In the fall of 1913, the St. Marys Cadets organized a football team. The team was coached by Louis Clark, who coached the St. Mary's college football team as well.  Al Mahrt was elected team captain. The team finished their first season with a 7–0 record and won the Dayton City Championship. They also won the Southern Ohio Championship by defeating the Cincinnati Celts 27 to 0 at Redland Park. The team won a second city championship in 1914, despite injuries to Al Mahrt and Babe Zimmerman. In 1915 the team changed its name to the Dayton Gym-Cadets after their presumed sponsors, the Dayton Gymnastic Club. That season saw Al Marhrt take over as the team's coach. The team only lost one game that season, to the Columbus Panhandles.  They also won their third city championship.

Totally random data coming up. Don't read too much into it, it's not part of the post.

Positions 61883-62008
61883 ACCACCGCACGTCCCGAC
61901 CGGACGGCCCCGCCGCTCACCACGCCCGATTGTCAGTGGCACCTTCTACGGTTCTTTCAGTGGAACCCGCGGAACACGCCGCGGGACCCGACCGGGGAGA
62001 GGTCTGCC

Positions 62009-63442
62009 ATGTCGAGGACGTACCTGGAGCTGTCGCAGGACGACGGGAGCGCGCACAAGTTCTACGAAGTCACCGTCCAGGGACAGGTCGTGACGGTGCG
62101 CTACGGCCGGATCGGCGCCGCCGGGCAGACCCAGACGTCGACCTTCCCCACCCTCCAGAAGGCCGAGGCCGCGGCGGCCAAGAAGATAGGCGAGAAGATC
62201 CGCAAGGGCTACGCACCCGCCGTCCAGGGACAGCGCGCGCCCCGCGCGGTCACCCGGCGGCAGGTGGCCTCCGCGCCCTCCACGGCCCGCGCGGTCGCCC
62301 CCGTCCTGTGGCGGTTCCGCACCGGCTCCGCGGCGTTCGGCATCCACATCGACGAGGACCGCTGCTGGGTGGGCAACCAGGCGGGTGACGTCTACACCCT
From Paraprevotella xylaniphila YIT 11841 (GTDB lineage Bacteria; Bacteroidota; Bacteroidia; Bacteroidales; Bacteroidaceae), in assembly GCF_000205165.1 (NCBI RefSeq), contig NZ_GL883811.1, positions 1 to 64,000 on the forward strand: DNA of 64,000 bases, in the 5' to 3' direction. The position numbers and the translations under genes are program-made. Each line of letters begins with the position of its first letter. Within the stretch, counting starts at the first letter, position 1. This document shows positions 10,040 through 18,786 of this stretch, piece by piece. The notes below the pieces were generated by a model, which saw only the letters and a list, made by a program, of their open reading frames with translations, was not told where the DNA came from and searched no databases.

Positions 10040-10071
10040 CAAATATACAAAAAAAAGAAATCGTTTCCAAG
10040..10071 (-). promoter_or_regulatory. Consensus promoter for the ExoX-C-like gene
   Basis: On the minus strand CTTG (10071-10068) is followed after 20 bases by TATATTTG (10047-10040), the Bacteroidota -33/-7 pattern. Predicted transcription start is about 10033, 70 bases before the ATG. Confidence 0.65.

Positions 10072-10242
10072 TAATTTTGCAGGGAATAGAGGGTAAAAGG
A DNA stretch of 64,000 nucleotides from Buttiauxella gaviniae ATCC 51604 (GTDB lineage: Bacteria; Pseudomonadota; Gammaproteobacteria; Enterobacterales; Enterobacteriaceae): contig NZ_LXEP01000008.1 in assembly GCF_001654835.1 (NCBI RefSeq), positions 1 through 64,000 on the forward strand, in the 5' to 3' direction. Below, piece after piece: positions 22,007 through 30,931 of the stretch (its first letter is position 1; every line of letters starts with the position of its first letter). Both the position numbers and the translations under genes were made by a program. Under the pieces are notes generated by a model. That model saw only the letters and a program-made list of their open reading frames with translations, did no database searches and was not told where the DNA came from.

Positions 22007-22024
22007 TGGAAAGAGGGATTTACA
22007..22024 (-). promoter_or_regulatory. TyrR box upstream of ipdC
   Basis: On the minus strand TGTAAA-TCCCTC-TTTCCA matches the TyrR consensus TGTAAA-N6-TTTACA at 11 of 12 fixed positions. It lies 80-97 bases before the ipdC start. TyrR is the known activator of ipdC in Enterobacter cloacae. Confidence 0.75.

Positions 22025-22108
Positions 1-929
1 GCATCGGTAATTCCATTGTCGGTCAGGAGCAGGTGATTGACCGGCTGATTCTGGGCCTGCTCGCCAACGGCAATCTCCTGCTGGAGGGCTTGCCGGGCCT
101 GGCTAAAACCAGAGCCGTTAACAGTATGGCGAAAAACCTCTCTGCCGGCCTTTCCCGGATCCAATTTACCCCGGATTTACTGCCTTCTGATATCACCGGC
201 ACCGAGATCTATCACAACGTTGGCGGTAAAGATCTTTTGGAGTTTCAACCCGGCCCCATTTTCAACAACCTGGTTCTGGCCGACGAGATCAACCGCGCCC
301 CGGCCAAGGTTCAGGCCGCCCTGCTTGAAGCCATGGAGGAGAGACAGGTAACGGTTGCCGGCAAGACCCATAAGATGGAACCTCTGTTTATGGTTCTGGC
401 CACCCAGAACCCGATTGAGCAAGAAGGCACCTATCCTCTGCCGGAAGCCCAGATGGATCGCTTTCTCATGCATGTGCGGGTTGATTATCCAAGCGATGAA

The team was reorganized in 1916 as a recreational football team from among the employees of three downtown Dayton factories: the Dayton Engineering Laboratories Company (or Delco), the Dayton Metal Products Company, and the Domestic Engineering Company (now called Delco-Light). Carl Storck, who later served as treasurer of the NFL and as acting league president from 1939 to 1941, co-sponsored the Dayton Cadets and used players recruited from the three factories to fill out the team roster. Storck would later become the team's manager, while Bud Talbott, a Walter Camp All-American tackle and team captain at Yale University, was named the team's coach. The team's name was also changed to the Dayton Triangles that season.
In 1916, the Triangles went 9–1, defeating teams from Cincinnati, Detroit, Toledo and Pittsburgh. The Canton Bulldogs, with the legendary Jim Thorpe in the line-up, claimed the "Ohio League" Championship after their win over the Massillon Tigers. The Triangles challenged the Bulldogs to a game on December 10, 1916, but the game was never played. The following season saw the Triangles move into their new park, Triangle Park. The team's 1917 campaign was successful. The team went 6–0–2 that season. The Triangles were able to score 188 points and gave up only 13 to their opponents.